All About California Car Seat Law

By Teo Spengler

Updated August 24, 2017

Mother Putting Baby Into Car Seat For Journey


The Best Seats in the Car

California takes child safety very seriously. When you are driving in the Golden State, follow the car seat law carefully both to protect your kids and to avoid getting an expensive ticket.

Here's what you need to do when it comes to car seats in California.

Car Seats for Tiny Tots

Children under 2 years old must ride in a rear-facing car seat in California. Secure the child into the seat according to instructions provided by the manufacturer. The only exception to the rule occurs if your child is unusually big—40 pounds or over, or at least 40 inches tall. In that case, the child can sit in a front-facing seat.

Rear-facing car seats are five times safer than forward-facing car seats, so keep kids in the rear-facing seats as long as possible.

Placement for Kids Under 8

All kids under the age of 8 have to ride in the back seat of your car. It is against California law for them to be seated in the front, even if they are using the appropriate car or booster seat.

Once a child blows out the candles on his 8th birthday cake or grows to 4 feet 9 inches tall, you can use a safety belt, but be sure it fits appropriately:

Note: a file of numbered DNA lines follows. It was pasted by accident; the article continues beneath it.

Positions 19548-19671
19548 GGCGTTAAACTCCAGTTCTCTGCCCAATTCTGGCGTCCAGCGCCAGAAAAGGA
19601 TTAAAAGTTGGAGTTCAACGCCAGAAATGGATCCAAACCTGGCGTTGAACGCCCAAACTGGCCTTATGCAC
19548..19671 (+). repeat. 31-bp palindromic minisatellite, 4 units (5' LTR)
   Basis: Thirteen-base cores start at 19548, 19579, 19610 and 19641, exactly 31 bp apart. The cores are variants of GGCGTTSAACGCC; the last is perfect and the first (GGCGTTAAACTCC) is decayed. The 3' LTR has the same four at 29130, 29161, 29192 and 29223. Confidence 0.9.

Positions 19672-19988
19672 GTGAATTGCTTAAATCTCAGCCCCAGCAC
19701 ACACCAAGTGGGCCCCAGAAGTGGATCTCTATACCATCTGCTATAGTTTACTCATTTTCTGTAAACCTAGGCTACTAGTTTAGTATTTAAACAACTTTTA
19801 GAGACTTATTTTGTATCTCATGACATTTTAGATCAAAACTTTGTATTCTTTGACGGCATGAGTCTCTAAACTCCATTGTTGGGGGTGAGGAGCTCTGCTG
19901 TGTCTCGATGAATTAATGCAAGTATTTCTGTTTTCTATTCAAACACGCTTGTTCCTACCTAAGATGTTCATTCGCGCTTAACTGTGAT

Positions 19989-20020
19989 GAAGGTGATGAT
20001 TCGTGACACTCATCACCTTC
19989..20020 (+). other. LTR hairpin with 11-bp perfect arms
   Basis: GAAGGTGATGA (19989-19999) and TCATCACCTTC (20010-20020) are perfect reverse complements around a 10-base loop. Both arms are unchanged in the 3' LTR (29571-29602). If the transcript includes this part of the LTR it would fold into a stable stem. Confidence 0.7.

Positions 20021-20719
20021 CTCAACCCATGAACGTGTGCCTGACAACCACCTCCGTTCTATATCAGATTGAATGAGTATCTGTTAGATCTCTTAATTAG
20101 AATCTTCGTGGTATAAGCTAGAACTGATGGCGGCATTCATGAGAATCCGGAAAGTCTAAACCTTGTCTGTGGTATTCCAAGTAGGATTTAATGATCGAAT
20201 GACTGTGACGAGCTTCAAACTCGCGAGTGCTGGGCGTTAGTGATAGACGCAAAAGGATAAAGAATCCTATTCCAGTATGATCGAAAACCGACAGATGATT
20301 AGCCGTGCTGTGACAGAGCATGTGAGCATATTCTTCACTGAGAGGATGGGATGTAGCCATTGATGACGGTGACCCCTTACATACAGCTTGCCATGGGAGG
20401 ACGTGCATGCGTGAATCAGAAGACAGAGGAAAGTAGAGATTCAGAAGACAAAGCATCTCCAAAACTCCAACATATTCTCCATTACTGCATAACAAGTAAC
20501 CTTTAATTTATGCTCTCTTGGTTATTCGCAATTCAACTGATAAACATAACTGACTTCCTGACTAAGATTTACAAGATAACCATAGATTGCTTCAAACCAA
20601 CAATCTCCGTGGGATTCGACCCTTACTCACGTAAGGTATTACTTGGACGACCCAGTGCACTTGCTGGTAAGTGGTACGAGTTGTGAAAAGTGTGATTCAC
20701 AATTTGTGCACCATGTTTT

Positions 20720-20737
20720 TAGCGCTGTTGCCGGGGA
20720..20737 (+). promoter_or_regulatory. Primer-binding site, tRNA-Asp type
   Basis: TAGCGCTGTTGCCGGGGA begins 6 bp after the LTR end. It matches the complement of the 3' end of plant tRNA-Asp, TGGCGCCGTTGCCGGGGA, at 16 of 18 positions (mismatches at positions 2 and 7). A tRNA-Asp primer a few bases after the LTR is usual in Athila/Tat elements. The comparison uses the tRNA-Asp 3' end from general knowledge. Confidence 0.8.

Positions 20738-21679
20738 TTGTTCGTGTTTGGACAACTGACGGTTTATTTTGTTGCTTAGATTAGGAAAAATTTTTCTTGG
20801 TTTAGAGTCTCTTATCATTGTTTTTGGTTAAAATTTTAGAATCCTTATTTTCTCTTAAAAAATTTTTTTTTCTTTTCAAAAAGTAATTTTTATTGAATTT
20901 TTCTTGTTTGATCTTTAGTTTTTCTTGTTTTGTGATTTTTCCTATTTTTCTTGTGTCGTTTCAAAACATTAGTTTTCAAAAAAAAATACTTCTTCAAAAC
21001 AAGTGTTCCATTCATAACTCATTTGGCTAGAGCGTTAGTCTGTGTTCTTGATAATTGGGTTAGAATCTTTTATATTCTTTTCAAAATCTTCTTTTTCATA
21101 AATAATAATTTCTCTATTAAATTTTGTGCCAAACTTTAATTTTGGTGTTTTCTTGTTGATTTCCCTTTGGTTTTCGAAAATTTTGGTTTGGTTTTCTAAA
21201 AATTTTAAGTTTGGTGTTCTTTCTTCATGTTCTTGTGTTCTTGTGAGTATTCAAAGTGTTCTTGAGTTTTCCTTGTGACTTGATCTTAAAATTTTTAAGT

• The lap belt must fit low and snug over the child’s hips.
  • The shoulder belt must cross the child at mid-shoulder.
  • The child’s knees should bend at the edge of the seat when the child sits all the way back on the vehicle seat.
  • The child’s feet must be on the vehicle floor.

Deciding Between a Five-Point Harness or a Booster


California law does not specify when you should change a child's car seat from a five-point harness to a booster seat. You'll have to decide that for yourself. If in doubt, keep the five-point harness a little longer, since it is safer than the booster.

Most forward-facing harness seats have weight and/or height limits, often between 40 and 65 pounds. You'll find those limits by reading the manufacturer's manual. Generally, you can graduate your kids to booster seats when they have outgrown the weight or height limits of the forward-facing harnesses. The weight limit is typically between 40 and 65 pounds.

Adult safety belts are built for adults, not young children. You should continue to use booster seats that reposition the seat belts appropriately until the child grows to 4 feet 9 inches tall. Kids may need to continue using booster seats until they are between the ages of 8 and 12.